Palestinians: Israelis target militant car
One person killed, another wounded
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GAZA CITY (CNN) -- Israeli aircraft fired a rocket Friday targeting a car carrying Islamic Jihad militants, killing one person and wounding another, Palestinian sources said.
The sources said the militants were attempting to fire rockets toward Israeli sites in Beit Hanoun, just northeast of Gaza City. The Israel Defense Forces confirmed that the military targeted militants, saying they were on their way to carrying out a rocket attack.
Earlier, the Israeli military said militants fired two rockets from Gaza -- one fell inside Gaza and the other landed in an open field in Israel.
The military said it has launched at least three missile strikes on an open field it says Palestinian militants use to fire rockets. There were no reports of damage or injuries.
Late Thursday, an Israeli airstrike hit a car carrying Palestinian militants north of Gaza City, killing seven people, including an Islamic Jihad commander and three other members of the group, Palestinian and Israeli security sources said.
Three civilians, including a 15-year-old boy and a 60-year-old man, also were killed and at least 14 other Palestinians were wounded, some of them seriously, a source said.
The strike came just hours after Israeli Prime Minister Ariel Sharon vowed to crack down on terrorists in response to a suicide bombing on Wednesday that killed five Israelis and wounded 28 people in a market in Hadera, in central Israel.
Sharon also said he would not meet with President Mahmoud Abbas until the Palestinian leader takes "serious and tangible action against terrorism."
Islamic Jihad claimed responsibility for Wednesday's suicide bombing.
Sharon approved a number of measures, including targeted killings and arrests, to prevent terror attacks, a Sharon adviser said. (Watch the aftermath of the deadly bombing -- 3:25)
Israeli forces surrounded the home of the alleged Hadera bomber, Palestinian sources said, and they also entered the Palestinian refugee camp of Nur al-Shams in the West Bank. No other details were available.
On Thursday afternoon, Israeli troops entered Jenin and arrested Abdel Halim Izzedine, a spokesman for the Islamic Jihad, according to Palestinian security sources.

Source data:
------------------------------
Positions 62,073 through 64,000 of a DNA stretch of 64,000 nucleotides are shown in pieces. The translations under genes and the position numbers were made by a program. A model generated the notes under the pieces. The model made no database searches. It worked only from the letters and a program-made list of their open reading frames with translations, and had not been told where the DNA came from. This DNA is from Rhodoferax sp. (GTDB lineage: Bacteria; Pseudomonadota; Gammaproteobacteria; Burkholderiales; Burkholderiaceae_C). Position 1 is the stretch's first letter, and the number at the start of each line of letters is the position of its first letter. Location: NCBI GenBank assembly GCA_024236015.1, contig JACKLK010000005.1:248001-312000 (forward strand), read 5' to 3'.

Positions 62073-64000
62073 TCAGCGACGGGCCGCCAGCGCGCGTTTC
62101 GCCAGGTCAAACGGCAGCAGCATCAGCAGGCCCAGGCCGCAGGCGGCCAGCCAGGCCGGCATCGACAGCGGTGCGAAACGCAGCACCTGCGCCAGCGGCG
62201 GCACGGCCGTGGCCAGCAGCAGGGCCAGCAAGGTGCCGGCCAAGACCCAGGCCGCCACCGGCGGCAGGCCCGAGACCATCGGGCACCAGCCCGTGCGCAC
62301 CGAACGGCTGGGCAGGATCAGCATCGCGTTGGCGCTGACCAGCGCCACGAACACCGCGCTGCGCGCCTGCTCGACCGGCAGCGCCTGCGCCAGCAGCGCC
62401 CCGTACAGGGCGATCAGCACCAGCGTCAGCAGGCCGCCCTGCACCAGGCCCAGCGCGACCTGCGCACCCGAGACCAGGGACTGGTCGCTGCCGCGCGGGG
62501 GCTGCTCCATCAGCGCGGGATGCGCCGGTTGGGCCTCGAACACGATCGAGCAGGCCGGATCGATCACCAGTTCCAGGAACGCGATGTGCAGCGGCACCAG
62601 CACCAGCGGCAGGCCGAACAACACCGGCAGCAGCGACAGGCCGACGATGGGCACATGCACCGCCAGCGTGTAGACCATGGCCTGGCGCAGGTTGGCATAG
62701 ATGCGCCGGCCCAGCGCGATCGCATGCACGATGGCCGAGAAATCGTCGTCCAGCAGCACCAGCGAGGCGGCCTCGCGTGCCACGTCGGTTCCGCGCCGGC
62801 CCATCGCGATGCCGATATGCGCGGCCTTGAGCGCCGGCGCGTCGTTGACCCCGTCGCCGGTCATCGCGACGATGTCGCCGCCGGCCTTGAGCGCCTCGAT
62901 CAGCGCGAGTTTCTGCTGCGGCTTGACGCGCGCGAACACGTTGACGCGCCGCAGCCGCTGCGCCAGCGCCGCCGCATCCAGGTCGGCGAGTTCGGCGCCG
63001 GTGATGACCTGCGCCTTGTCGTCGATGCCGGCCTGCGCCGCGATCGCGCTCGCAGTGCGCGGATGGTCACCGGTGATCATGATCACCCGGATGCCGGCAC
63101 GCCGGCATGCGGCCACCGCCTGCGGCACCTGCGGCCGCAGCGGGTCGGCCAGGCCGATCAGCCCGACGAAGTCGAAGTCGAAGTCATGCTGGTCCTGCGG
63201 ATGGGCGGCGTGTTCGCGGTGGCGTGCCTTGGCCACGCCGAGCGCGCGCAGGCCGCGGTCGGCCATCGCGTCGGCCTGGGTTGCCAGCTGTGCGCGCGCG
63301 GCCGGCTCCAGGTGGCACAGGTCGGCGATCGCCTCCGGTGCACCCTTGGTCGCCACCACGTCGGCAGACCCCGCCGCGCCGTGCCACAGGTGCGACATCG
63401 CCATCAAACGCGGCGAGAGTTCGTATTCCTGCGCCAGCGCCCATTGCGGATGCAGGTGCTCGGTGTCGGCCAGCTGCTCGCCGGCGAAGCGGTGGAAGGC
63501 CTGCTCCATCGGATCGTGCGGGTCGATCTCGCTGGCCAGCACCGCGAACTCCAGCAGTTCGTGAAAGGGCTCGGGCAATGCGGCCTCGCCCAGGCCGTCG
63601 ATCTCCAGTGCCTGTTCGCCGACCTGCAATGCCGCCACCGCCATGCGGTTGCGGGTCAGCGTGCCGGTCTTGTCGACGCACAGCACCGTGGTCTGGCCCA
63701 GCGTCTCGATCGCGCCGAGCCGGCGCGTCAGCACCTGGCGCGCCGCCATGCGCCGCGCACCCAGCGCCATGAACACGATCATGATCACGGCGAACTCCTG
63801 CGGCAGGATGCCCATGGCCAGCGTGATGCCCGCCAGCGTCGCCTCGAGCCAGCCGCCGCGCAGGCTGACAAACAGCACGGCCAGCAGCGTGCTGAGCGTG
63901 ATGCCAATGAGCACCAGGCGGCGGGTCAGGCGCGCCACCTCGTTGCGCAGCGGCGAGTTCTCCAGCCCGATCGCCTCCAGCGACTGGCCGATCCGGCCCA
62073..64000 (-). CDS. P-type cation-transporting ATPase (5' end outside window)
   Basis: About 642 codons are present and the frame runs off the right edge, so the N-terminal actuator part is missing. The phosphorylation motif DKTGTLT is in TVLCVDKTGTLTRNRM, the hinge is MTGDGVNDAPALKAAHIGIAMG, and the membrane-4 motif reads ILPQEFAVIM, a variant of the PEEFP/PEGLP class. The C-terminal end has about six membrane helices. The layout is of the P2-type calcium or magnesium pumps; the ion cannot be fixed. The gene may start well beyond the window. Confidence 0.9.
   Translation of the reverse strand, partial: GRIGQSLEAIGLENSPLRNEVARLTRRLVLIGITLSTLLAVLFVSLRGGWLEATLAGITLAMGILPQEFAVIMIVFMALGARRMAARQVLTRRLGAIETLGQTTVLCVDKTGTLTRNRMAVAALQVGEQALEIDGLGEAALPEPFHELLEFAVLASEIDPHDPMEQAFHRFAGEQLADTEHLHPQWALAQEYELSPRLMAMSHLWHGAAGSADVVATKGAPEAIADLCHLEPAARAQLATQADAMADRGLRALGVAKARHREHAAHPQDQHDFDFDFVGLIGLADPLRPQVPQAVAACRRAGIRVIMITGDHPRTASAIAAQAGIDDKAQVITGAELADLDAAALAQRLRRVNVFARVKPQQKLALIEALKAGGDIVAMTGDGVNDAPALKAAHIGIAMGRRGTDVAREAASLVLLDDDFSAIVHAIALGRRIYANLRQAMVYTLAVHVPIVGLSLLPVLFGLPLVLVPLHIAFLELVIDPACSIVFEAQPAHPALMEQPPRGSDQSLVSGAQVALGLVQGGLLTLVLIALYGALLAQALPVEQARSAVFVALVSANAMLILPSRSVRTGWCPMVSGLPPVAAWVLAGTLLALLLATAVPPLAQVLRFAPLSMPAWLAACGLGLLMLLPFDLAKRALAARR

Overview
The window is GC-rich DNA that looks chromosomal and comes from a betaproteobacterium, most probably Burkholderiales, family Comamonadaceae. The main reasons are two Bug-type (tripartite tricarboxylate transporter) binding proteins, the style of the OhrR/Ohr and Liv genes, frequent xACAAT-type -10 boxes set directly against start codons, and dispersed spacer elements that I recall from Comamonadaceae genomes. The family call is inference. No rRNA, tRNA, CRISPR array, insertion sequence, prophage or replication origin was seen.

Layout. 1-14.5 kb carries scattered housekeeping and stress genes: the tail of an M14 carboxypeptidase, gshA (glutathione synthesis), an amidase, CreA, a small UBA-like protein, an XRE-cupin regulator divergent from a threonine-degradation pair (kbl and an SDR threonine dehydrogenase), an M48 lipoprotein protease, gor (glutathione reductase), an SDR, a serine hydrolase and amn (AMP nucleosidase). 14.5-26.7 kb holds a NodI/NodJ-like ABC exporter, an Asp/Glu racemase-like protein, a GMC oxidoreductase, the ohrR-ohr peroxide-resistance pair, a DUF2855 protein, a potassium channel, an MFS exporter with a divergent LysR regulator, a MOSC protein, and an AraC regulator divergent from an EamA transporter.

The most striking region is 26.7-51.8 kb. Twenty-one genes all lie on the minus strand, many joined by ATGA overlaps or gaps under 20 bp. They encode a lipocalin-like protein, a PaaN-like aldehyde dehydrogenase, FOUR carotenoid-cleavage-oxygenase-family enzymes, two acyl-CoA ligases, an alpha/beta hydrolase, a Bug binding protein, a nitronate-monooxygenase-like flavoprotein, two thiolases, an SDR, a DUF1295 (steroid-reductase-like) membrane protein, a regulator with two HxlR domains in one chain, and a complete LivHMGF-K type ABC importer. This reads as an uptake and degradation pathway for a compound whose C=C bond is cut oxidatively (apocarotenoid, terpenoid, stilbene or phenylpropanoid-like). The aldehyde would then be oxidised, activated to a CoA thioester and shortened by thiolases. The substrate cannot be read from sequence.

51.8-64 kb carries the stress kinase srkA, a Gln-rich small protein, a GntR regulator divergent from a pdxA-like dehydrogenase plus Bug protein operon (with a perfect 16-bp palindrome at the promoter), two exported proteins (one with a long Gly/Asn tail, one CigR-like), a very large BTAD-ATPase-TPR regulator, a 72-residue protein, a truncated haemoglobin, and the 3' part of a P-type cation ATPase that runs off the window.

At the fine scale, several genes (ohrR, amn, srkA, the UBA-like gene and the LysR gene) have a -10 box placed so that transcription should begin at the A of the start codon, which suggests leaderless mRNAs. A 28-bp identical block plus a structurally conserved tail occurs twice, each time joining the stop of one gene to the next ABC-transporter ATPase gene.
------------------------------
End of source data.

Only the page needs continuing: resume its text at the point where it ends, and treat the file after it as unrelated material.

The Israeli forces, traveling in jeeps and helicopters, immediately began a withdrawal from Jenin after the arrest, the sources said.
Israeli military sources confirmed that the army had been operating in Jenin, carrying out arrests. The sources said the troops had withdrawn from the West Bank town.
Islamic Jihad claimed responsibility for Wednesday's bombing in a crowded Hadera marketplace. In a telephone call to CNN, the group said the attack was in retaliation for Monday's killing of one of its leaders in the West Bank.
Fat'halla Sa'adi, 26, the head of Islamic Jihad in Tulkarem, was killed by Israel forces along with another member of the group, the Israeli military said.
Sa'adi was planning more attacks, including "a suicide bombing inside Israel ... to be committed within the next few days," according to a statement Monday from the Israeli Defense Forces.
The Hadera attack was the first inside Israel since an August 28 suicide bombing in the southern town of Beersheba that wounded 21 people.
Palestinian negotiator condemns attack
Chief Palestinian negotiator Saeb Erakat said the Palestinian Authority condemned the attack. He urged all sides to maintain the cease-fire agreement reached by Israel and the Palestinian Authority in February.
"We don't want to go back to this vicious cycle," Erakat said. "We've been there before. Israelis and Palestinians will pay the heaviest price if the cessation of violence is undermined."
Ra'anan Gissin, spokesman for Sharon, dismissed the Palestinian Authority's condemnation and accused its leaders, including Abbas, of "sitting back and doing nothing."
Hadera was the site of numerous terror attacks targeting Israeli civilians in 2001 and 2002. The most recent previous attack in Hadera was in October 2002, when a suicide bomber detonated an explosives-laden vehicle near a bus packed with passengers. Fourteen people were killed.
U.S. urges Palestinian Authority to act
In Washington, White House spokesman Scott McClellan condemned the Hadera terror bombing as a "heinous attack on innocent civilians" and called on the Palestinian Authority "to do more to end the violence."
On Thursday, Israeli airstrikes also targeted a road in Gaza City and a bridge in Beit Hanoun, also in Gaza, the IDF said. For a second day, the IDF said, Israeli airstrikes were aimed at fields in Gaza. There were no reports of injuries in those strikes. The actions came after a Qassam rocket was fired from Gaza into Israel.
Earlier this week, the IDF closed off the West Bank because of security alerts. Two crossings into and from Gaza were closed after the Hadera bombing.
CNN's Michal Zippori contributed to this report.
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